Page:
Well, that was bad. After JA Happ and Aaron Sanchez both had solid outings, it was then followed up with disastrous outings from Estrada, Stroman and Garcia. Overall, the team went 1-4 this turn around, and responded by adding some bullpen relief by optioning Devon Travis to Buffalo and recalling Carlos Ramirez.
7.0 IP, 4H, 1ER, 0BB, 10K, 0HR, 81 GS
Season: 5GS, 29.0IP, 12.72 K/9, 2.17 BB/9, 1.55 HR/9, 86 ERA-
Going by game score, this was the best start for the Blue Jays this year. Happ continued to do what made him effective this year, giving hitters a steady diet of fastballs and mixing in his slider to keep them honest. He used his slider two generate two strikeouts against the left-handed hitting Andrew Benintendi and Jackie Bradley Jr., and got seven others on fastballs. This was also the first start for Happ in which he didn’t surrender a home run, something that will hopefully happen a bit more often. He sits first in the AL in K/9, despite previously never posting a mark above 9.00 in his career.
6.0 IP, 3H, 2ER, 2BB, 8K, 1HR, 62 GS
Season: 5GS, 31.2IP, 6.54 K/9, 4.26 BB/9, 0.57 HR/9, 85 ERA-
It was an encouraging start from Aaron, in that he generated some strikeouts (against the 4th best team in K%, no less), while keeping his walks down. After a couple of starts where his fastball velocity was a bit of a concern, he was back to sitting consistently around 94, even at the end of his outing. His pitch usage remained in line with his other outings this year, although Brooks Baseball classified many more of his hard pitches as four-seamers than usual, so it’s possible he sacrificed a bit of movement in order to get more control.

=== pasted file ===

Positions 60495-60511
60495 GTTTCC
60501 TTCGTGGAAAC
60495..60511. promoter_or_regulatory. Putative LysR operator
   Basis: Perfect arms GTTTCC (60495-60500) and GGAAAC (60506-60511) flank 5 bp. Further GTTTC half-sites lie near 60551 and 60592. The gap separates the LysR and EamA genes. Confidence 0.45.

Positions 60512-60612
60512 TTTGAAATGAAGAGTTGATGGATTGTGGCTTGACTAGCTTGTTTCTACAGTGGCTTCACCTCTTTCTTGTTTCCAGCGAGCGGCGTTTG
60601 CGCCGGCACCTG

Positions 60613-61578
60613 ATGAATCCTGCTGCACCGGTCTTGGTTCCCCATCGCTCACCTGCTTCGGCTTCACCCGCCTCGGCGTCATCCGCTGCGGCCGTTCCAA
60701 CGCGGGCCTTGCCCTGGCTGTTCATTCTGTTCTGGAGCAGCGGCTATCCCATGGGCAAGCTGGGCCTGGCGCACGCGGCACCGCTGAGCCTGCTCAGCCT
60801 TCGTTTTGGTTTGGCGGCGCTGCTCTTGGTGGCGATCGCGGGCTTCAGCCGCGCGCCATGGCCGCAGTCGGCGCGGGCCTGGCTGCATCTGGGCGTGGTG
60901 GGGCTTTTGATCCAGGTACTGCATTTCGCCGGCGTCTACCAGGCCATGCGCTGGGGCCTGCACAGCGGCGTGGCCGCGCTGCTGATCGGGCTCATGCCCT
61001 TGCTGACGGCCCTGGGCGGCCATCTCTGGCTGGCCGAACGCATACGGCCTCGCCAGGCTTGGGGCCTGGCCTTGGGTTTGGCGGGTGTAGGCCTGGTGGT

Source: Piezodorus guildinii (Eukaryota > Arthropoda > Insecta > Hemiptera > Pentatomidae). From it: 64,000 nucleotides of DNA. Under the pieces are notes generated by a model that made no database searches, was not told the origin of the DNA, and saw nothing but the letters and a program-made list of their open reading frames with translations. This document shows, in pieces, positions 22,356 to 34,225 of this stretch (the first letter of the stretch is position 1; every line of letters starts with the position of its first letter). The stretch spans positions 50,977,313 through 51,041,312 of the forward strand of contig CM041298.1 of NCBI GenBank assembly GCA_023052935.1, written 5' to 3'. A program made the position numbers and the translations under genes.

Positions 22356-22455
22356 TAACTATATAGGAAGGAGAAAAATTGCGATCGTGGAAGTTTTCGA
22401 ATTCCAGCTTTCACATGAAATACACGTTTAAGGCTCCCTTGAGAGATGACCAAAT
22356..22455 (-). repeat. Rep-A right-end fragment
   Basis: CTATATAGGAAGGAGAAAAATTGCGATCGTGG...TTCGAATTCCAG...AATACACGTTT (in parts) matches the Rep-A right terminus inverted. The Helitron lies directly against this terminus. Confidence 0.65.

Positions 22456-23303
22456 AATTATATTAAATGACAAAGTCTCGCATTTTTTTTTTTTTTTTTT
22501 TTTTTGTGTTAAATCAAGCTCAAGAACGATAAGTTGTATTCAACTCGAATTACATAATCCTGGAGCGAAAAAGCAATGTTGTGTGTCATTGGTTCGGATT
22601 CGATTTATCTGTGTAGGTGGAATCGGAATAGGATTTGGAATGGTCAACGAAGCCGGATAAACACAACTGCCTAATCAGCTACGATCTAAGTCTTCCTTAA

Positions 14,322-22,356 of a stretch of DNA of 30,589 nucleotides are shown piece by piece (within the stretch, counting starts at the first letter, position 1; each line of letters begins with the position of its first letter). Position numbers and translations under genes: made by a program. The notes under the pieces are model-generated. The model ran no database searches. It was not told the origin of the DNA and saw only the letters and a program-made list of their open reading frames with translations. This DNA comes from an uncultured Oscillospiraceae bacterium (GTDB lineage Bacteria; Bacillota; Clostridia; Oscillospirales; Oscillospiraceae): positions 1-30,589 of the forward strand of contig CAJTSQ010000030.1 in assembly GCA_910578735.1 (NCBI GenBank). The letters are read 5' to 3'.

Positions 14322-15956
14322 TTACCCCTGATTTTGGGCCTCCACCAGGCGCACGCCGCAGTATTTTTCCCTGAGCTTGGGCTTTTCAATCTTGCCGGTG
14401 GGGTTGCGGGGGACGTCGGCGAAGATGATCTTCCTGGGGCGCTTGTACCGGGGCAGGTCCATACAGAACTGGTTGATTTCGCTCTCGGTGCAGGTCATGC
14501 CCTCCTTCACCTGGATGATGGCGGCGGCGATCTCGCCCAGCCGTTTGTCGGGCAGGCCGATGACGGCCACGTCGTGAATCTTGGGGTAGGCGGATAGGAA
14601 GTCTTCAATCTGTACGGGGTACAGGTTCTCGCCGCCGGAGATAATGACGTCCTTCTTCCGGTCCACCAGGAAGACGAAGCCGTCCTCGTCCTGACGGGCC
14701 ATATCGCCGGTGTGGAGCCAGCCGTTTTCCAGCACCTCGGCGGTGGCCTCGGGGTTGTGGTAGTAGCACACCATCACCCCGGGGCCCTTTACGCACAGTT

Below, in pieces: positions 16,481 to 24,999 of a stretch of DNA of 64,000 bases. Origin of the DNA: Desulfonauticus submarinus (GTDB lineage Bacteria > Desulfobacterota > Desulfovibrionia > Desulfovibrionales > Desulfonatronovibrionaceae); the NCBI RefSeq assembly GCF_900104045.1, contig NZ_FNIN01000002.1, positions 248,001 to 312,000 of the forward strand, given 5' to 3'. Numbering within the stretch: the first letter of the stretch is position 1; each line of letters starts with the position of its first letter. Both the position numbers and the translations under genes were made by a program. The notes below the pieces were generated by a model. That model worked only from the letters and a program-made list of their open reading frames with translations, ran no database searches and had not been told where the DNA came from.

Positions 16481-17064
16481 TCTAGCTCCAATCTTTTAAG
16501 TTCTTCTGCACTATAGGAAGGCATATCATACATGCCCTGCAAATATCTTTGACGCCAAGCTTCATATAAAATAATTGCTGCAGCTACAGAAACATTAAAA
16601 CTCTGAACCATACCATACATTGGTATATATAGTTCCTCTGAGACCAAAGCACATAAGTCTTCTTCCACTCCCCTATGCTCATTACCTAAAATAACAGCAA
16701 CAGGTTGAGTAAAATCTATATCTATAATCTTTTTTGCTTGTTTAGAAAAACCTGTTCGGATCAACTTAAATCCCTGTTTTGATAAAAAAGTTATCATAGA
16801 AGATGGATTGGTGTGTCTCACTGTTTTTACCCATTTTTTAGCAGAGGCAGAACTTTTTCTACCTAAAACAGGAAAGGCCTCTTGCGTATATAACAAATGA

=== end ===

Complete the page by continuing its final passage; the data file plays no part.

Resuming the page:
5.0 IP, 8H, 5ER, 1BB, 5K, 1HR, 36 GS
Season: 5GS, 27.0IP, 7.67 K/9, 3.00 BB/9, 2.33 HR/9, 138 ERA-
Marco got off to a pretty nice start, but came undone towards the end of his third start against the Orioles, reporting back issues. His last two starts after that have both been bad, leading me to wonder if they are continuing to plague him. His velocity isn’t down, and his changeup movement hasn’t declined significantly, but hitters have been making contact on over 80% of their swings in his last two starts. I noted in an earlier piece how he’s been pitching up in the zone slightly more this year, and if his back is indeed causing issues, this could indeed lead to his command being slightly off, causing more pitches to be in hittable spots.
5.1 IP, 8H, 6ER, 1BB, 4K, 1HR, 34 GS
Season: 5GS, 25.1IP, 8.88 K/9, 5.33 BB/9, 1.07 HR/9, 205 ERA-
Another disastrous outing from Stro lands his ERA at an even 8.88, which, after five starts, continues to grow more concerning with each outing. On the bright side, this was his best start in terms of reducing walks. He still gave up a fair bit of hard contact, and a lot less groundballs than usual for him. Leaving pitches over the middle has been his Achillies’ heel this year.
5.0 IP, 5H, 5ER, 4BB, 5K, 2HR, 30 GS
Season: 5GS, 26.2IP, 9.45 K/9, 4.05 BB/9, 2.36 HR/9, 125 ERA-
Garcia struck out his first four batters before suddenly giving up three runs before getting out of the second. He’s been giving up a lot of hard contact, and if you’re walking a lot of batters, those two will combine to produce results like we’ve seen. He’s the fifth starter, so of the three under-performers, his is least impactful, but he still needs to be better.
The Jays will look to avoid a sweep against Texas (spoiler alert: they did), and then will roll into Minnesota for three against the Twins before a doubleheader against Cleveland on Thursday.